next thing was installing sound deadening panel pieces (bought form the guitar store) on the inside of the inner AC lid (without obstructing air flow) . laid them out in the direction the air is moving out.
lastly, i took a peg board and put a whole sound deadening panel on top of it. i hang it up under the AC at night to quiet it down even further.
forgot to measure it first, but the noise is now 72 dB(A) at half foot away on the side and under 70 under the peg board. AC running full song , measured with phone app. id' say it was over 85 before the mods.
I know that.... you couldn’t be pissed at anyone in my eye’s... I will say I had to LMFAO last weekend though..He was camped in his rig up on the Hill and the guy next to him rolled out a brand new Loud ass Generator.. Roy was laughing about it and even did a video comparison of the 2...it was pretty funny.. We talked for hours and shared some funny as hell stuff.Roy is a great guy..
Not going to read through all the posts here, but I'll just provide my $.02 with towing my ATC 8.5x20' toy hauler for the last 2.5 years of ownership with my 2015 F150 supercrew w/5.0L V8 and 2WD. Trailer completely loaded with water, toys, gear, etc. is about 7,000 lbs. Depending on weight distribution inside the unit, tongue weights vary from 800-1000 lbs. Trucks payload capacity is 2,000 lbs. With the WD hitch setup properly and the trailer fully loaded, I'm still under the rear axle rating over the scales but about 200 lbs., with no reduction in weight over the front axles (i.e. a good portion of the tongue weight is being transferred appropriately).
Once properly set up with a WD hitch (I also added sumo springs a few months ago to help with squat), the trailer tows like a dream. No sway, even at highway speeds and being passed by semis. Even with heavy crosswinds, nothing I would consider white-knuckling. However, I think it would be a different story with a 25+ ft. trailer and the amount of overhang.
The V8 does just fine. I average between 8.5-9.5 MPG (3.55 rear end, 6-speed transmission) towing at 65mph in normal conditions. Head/tail winds are going to be the biggest variable here, as the lack of low-rpm torque is not what NA V8's are known for. This is mostly SE United States towing, so I'm not seeing excessively steep grades, though.
I think towing with a half-ton comes down to 2 things:
What is your vehicle rated for, especially payload and axle ratings?
How hard will the trailer work your engine/transmission?
The first is infinitely more important. It is going to be rare to find a half ton with payload ratings in excess of 1,500 lbs, especially in crew cab, 4WD trucks with premium trim packages. Most toy haulers are going to easily put 800-1,000 lbs on the tongue, and that doesn't leave much room for people/gear.
For example, the new F150 ecodiesel is rated to something like 10,500 lbs towing capacity. However, in the 4WD lariat/platinum trims I think the payload is only something like 1,250 lbs. If you haul a 10,000 lb. travel trailer and aim to keep 10-15% of that weight on the tongue (which most manufacturers recommend), you've already killed and/or overloaded the truck. So........PAY ATTENTION TO PAYLOAD, GVWR (gross vehicle weight rating), GCWR (gross combined weight rating), and F/RAWR (front/rear axle weight rating). If you're skirting the max figures for any of these, you may want to reconsider your tow vehicle.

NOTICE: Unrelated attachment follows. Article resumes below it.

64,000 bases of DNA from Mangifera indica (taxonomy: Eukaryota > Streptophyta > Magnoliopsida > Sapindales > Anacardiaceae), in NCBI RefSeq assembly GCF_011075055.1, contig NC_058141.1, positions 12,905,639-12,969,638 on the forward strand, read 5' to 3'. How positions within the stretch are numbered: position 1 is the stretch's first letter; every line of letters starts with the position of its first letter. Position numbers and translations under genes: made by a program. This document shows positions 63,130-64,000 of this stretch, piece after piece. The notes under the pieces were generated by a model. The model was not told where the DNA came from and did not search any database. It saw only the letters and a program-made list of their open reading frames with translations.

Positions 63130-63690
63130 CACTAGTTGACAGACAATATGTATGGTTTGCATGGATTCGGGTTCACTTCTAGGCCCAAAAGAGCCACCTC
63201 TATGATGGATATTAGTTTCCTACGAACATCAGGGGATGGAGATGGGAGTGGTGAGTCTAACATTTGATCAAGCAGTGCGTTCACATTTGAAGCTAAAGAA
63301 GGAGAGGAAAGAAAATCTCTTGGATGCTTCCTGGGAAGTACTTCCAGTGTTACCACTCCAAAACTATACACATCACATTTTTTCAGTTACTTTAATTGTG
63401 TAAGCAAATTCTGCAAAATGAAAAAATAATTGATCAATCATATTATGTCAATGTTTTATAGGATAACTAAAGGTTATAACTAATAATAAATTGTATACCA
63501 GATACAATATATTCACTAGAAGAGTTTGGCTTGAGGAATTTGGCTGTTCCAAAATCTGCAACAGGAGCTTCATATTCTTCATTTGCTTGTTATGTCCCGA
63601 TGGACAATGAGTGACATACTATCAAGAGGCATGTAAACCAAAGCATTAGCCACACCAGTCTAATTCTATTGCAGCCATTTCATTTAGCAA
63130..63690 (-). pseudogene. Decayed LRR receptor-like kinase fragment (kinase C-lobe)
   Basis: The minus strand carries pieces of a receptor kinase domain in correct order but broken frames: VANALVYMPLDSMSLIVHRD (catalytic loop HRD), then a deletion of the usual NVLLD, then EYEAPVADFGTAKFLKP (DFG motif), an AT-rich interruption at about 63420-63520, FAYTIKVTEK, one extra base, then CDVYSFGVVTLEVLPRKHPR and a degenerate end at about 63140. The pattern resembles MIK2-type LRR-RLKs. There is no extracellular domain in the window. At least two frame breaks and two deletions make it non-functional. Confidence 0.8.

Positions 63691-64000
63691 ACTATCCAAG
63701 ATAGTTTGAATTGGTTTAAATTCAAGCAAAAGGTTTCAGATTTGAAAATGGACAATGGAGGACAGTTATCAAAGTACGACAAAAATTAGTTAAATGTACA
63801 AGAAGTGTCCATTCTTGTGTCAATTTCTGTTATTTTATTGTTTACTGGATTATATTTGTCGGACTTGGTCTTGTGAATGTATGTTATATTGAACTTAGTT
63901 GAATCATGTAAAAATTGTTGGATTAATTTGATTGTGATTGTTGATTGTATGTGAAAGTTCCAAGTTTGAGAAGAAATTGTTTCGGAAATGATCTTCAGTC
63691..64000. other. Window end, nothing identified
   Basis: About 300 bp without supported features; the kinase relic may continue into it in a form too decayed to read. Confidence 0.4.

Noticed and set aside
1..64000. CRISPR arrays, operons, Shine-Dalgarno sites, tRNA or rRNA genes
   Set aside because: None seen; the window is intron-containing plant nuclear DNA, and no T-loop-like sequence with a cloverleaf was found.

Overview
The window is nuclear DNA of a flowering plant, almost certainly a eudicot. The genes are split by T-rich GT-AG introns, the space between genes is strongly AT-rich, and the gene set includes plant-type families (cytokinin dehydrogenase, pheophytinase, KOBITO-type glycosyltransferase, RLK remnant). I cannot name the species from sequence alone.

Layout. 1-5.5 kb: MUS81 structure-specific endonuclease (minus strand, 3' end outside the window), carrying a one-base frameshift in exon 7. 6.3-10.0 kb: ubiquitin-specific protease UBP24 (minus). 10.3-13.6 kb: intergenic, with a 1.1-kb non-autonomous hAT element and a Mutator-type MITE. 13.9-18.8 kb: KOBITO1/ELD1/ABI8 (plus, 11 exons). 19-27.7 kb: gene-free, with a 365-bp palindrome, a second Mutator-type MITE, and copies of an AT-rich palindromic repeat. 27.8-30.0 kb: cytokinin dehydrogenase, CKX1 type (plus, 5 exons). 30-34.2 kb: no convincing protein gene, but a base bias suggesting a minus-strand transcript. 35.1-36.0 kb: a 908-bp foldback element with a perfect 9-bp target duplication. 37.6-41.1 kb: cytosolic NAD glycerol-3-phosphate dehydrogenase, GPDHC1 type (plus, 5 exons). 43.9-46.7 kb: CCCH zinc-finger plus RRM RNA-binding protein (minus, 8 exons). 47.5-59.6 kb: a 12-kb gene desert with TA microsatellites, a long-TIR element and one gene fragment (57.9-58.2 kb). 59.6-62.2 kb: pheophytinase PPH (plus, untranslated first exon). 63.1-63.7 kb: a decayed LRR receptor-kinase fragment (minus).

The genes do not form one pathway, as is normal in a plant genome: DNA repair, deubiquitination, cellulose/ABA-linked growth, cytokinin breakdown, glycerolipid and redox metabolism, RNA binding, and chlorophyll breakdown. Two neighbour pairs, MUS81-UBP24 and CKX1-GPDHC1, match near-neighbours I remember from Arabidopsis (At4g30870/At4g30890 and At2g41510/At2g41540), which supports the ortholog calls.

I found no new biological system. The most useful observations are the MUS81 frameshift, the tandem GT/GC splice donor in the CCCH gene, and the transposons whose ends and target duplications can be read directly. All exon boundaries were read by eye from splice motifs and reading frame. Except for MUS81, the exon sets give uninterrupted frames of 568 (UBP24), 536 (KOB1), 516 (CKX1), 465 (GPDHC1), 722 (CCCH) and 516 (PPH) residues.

The second point is mostly related to the towing experience itself..............and how loose you are with the statement "Sure, it can do it, but should it?"
Towing at max capacity with a half-ton pickup through adverse terrain and steep grades is going to PUNISH that engine/transmission, no matter what kind. You'll be in a vehicle that will be hunting gears and or running at high-RPMs in order to manage the load at highway speeds, and that can be very tiring on your sanity for hours on end.............but at least you'll be able to stop every couple hours to fill up anyways, because you'll be getting 5-6 mpg. It's going to be a matter of what you're willing to accept. Do you want your towing experience to be pleasant, quiet, and free of drama? Then use a vehicle that has capacities you won't be pushing to their limits when you hook up your trailer.
THANK YOU! my issue is not so much with noise, but that the AC dumps into the main area of the toy hauler, but it has a little 4" duct that runs to the front bedroom area (where my wife and i sleep) and id conservatively estimate that im getting a whopping 9 cfm out of that duct. it is noisy in the main room but since i never sleep out there i havent cared. ill be looking into this on this weekend. thank you again.
I'll be getting the better deal in a swap, but I'm not ready to tackle critical thinking at the moment...getting over pneumonia, still on anti-biotics and head spins from the meds/disrupted eating/sleeping.
If you're serious, I'll need this week to get my shit together while catching up with whatever else I can't think about.
2008 Sunnybrook Sunset Creek 307RL - very lightly used, rear living, aluminum superstructure, ducted AC/heat/underbelly, all original paperwork, clear Title, slideout works flawlessly...power nothing.
I appreciate the info.
Those ATC are very nice. I think after I get my feet wet, I’ll head that way.
Does your main unit have adjustable air outlets? My motorhome had them in the main unit I would close and force the air through the ductwork.
They ARE nice. What I especially like about them is they’re close to the ground and on torsion axles. They ride nicer and are much more stable than the “stick and tin” budget toy haulers that sit way up on leaf springs. Plus, you have the options to outfit it to your desires.
Ton of great info from Nemesis, as well.